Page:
Once you have an opportunity to share your experience, talk about your expectations as they embark on the school year. Explain why they can or cannot engage in certain behaviors. Stay open to their questions. Don’t get annoyed or frustrated if there’s pushback. Teens love to argue. It doesn’t mean rules shouldn’t exist. Hold your boundary, and explain where you’re coming from. And then leave it alone.
When you discuss your rules, let them know that they can come to you no matter what. I have seen too many teens get into trouble because they fear telling their parents that they did something wrong. They were terrified of disappointing them. Remember, their brain is still developing. Couple that with the fact they haven’t had enough life experiences to make sound decisions consistently, and you have the perfect breeding ground for poor choices.
Teens love to argue. It doesn’t mean rules shouldn’t exist. Hold your boundary, and explain where you’re coming from. And then leave it alone.
We can guide them down a better path by keeping the dialogue open, clearly sharing rules and how to work through specific challenges. It’s easy to become impatient with teens because our expectations change as they get older. That’s fair, but keep in mind they still need patience, and they’re still learning.
Give your teens “a person”
Through the teenage years, no matter how much you try, your teens might not always want to come to you. You’re still mom and dad at the end of the day. Designate one or two adults who you trust and make them the go-to person. This means if they don’t want to come to you or their dad about something, they could go to “their person.” This person will provide a loving space for them and also guide them in a safe direction. The only way this works is if you, the parent, stay out of it. You might feel tempted to interfere but don’t. Let that be a trusted space for your child, and know they’re in good hands.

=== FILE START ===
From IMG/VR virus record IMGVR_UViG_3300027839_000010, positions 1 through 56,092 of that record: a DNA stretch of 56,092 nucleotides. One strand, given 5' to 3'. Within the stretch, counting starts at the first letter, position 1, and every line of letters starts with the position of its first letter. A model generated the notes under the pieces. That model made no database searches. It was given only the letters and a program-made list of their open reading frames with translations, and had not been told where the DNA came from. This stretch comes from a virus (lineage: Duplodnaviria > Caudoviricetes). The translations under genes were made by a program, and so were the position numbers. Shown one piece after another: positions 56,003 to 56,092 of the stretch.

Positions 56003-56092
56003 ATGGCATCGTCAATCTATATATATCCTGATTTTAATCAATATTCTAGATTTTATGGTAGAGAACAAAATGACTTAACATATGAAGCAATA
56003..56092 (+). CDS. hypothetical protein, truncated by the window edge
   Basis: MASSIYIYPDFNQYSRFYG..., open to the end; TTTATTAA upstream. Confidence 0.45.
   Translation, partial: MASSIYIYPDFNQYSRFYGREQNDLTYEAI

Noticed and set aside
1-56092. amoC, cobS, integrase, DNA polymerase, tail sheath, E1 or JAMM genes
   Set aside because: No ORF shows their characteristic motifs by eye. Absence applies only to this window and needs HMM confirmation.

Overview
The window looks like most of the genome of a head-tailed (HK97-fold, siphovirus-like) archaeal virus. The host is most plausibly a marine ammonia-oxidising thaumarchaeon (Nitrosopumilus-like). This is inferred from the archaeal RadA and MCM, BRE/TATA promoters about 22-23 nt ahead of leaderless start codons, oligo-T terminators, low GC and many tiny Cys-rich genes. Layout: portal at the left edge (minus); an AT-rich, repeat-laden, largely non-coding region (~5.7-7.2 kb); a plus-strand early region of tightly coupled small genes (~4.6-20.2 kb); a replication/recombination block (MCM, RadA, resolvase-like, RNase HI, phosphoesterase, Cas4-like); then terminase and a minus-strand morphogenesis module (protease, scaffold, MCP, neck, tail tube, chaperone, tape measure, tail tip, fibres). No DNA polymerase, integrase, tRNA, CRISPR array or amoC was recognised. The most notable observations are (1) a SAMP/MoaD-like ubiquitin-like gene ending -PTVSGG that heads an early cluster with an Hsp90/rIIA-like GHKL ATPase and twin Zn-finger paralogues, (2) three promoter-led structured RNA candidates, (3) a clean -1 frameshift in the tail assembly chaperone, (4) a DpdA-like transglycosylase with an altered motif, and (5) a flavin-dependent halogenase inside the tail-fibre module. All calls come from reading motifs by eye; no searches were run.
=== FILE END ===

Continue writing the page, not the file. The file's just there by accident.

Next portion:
Structure this space, so your teen knows that “their person” is there and ready for them whenever they need them. This way, they won’t feel uncomfortable reaching out to them in a moment of need.
Create safe spaces
Create the space for them to thrive. As parents of teens, my husband and I decided we wanted to create the space for them to grow and learn. This means we let them fail, and we’re there to help them recover. We don’t always provide a solution. Instead, we ask questions. We also set boundaries, give consequences, and make sure we follow through.
And what’s best is this: When they haven’t put their best foot forward, we have always been their first phone call, saying, “Hey, I need you. Can you come and get me?” That’s the win for us. They know we will always be there for them.
Do we always get it right? No. But we keep showing up and reminding ourselves that we, too, are growing and learning.
The teen years have so many beautiful moments that I cherish! Don’t let the fear of what could or might happen overshadow the good stuff. Because, like all phases in parenting, this too shall pass.